Second Thursday of Shliha, Precious Body and Blood of Jesus



Qeryana I (Old Testament Reading I): Genesis 14:1-20  
Qeryana II (Old Testament Reading II): Malaki 1:6-11  
Engarta (Epistle Reading): 1 Corinthians 10:15-17; 11:23-30  
Evangalion (Gospel): John 6:51-64  
 

Genesis ch 14:1-20 presents Abraham as one who defeated a coalition of four kings who invaded the region of Sodom Gomorrah taking captive his nephew Lot  and receiving offerings from king Melchizedek king of (Jeru)Salem (Ps 74:3) on his victorious return from against Chedorlaomer and his allies. Melchizedek, whose name meant, was a priest-king, brought bread and wine to Abraham and blessed him (v.18). The letter to the Hebrews (5:6-10; 6:20; 7:1-28) sees here an echo of the Eucharist. Prophet Malachi (1:6-11) speaks about against the priests who failed in their duty and so wanted to close the doors of the temples to them; God is not going to accept any sacrifice from them. Then we read, “For, from the rising of the sun to its setting, my name is great among the nations, and everywhere incense is offered to my name as well as pure offering. For, great is my name among the nations” (v.11). Here the prophet speaks about the sincere offerings of the nations.

 

In his letter to the Corinthians (1 Cor 10:15-17; 11:23-27) Paul gives a correct and realistic understanding that the Eucharistic sharing as a communion in the body and blood of Christ, which is expressive of the koinonia that should characterize any Christian community. In the body of Christ all are important though roles and services may differ. All share in humiliation and elevation, in joy and suffering; one cannot ignore or be insensitive to what happens to another. Here is the foundation of our mutual love and service.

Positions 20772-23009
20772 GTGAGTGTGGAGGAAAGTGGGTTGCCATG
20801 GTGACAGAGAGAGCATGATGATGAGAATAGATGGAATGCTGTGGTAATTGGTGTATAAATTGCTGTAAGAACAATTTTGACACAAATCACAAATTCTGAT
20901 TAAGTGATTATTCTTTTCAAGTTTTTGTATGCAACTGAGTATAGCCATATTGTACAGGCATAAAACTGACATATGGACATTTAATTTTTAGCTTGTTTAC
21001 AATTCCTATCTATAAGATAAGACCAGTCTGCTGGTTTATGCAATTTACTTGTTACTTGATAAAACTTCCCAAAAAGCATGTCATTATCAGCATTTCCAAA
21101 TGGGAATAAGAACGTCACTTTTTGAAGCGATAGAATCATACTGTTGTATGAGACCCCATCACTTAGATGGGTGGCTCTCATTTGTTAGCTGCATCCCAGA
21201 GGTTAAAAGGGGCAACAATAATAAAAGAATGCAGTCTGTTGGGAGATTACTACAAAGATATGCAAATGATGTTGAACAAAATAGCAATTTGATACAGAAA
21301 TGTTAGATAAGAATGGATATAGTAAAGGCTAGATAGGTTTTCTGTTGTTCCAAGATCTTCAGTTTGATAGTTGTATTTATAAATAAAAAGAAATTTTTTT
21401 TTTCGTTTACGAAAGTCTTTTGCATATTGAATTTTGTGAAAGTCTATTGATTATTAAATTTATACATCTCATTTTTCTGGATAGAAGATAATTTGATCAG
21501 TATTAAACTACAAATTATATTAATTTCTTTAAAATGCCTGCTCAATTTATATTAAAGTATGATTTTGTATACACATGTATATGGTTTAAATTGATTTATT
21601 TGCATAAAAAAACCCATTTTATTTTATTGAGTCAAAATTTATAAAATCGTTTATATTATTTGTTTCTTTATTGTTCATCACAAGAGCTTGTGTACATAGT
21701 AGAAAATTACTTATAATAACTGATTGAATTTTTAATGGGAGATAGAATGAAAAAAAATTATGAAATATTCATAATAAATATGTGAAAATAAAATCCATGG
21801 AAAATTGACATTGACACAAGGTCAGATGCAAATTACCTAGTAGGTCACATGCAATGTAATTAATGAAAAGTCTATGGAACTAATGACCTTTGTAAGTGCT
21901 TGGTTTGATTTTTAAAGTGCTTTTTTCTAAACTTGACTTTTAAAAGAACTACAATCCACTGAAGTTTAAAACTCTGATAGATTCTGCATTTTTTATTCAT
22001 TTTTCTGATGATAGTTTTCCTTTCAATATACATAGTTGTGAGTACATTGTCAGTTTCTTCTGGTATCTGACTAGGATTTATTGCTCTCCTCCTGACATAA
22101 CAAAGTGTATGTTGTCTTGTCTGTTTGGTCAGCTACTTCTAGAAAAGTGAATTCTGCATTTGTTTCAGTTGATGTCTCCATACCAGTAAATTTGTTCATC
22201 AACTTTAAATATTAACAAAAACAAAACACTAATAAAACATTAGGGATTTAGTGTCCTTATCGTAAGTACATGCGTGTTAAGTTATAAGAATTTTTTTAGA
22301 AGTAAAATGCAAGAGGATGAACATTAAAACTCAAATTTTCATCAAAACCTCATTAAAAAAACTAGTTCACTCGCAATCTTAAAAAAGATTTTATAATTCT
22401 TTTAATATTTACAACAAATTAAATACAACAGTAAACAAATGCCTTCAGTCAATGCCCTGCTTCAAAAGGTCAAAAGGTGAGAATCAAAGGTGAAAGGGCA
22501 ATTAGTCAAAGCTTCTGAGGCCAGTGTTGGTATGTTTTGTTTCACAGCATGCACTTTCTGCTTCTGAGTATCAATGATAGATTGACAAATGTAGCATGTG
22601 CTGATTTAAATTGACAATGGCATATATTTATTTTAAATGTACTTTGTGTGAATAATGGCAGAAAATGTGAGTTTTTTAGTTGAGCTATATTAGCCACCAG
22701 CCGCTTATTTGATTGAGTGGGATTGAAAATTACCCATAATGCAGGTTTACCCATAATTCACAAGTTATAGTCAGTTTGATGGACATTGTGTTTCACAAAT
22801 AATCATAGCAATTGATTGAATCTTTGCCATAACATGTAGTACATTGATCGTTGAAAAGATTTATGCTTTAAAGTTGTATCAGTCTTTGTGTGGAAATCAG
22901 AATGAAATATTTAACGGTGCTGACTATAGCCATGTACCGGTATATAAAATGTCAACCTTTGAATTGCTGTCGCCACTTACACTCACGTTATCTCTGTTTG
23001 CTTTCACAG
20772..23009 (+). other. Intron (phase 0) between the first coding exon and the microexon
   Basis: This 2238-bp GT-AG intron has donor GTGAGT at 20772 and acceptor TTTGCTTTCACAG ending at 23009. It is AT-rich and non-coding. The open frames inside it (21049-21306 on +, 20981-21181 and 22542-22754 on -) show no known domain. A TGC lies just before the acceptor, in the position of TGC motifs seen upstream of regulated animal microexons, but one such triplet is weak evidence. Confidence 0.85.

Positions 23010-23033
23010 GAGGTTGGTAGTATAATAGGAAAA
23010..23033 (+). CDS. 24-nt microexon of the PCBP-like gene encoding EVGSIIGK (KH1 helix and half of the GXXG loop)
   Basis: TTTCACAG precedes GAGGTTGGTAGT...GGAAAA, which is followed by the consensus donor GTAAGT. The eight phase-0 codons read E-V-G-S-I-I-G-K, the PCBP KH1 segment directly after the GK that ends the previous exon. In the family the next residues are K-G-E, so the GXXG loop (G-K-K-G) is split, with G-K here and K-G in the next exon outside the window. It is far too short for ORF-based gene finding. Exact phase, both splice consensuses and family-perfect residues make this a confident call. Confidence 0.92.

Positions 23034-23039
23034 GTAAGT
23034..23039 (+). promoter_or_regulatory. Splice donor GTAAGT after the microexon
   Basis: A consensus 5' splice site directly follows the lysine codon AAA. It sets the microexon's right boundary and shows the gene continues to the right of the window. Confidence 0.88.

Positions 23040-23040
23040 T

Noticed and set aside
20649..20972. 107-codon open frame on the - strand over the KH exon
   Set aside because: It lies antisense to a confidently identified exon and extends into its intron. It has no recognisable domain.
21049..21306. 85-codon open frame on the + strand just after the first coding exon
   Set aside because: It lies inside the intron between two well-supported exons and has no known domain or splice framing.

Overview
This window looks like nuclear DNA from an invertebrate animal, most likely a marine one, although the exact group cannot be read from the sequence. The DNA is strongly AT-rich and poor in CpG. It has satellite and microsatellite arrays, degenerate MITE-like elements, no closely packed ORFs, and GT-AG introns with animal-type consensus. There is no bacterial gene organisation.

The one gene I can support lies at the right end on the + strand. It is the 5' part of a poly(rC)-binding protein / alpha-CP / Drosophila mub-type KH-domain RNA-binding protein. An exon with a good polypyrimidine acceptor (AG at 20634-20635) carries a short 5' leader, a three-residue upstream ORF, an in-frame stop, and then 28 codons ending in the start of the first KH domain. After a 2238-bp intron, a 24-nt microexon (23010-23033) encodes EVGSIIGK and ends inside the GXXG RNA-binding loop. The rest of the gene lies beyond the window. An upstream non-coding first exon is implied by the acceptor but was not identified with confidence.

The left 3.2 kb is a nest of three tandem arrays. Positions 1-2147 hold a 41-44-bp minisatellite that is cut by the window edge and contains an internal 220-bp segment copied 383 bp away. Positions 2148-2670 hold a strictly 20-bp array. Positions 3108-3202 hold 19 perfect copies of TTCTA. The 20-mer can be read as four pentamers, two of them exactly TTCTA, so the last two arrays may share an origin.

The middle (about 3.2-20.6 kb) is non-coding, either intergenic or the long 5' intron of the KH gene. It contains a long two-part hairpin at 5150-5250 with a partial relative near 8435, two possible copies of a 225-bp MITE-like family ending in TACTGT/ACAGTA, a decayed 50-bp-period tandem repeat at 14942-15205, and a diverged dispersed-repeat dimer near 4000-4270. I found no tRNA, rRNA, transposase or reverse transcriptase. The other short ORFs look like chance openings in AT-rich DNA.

St John (6:51-64) reminds us that the Eucharistic bread is the risen body of the Lord that has come down from above. It is the life-giving bread. It is unbelievable for many as it was with the close disciples of Jesus; some even left him at the strange idea of giving his body and blood to be eaten and drunk. Then Peter said to Jesus: “Lord, to whom shall we go? You have the words of eternal life? We have come to believe and now we know that you are the Holy One of God.”

 

The most important aspect of the Eucharist is Jesus’ breaking his body and shedding his blood for us all in love and we eat his body and drink his blood expressing our willingness to do the same for others. There is no greater worship than this. Our Eucharistic devotion is in this breaking and giving of the self in the form of love and service in all possible ways; which is more demanding and difficult than sitting a few hours before the Eucharist. In this connection, let us not forget that the QURBANA celebration is most important and not mere adoration. Let us celebrate IT as solemn as possible.

 

Fr. George Kaniarakath, CMI

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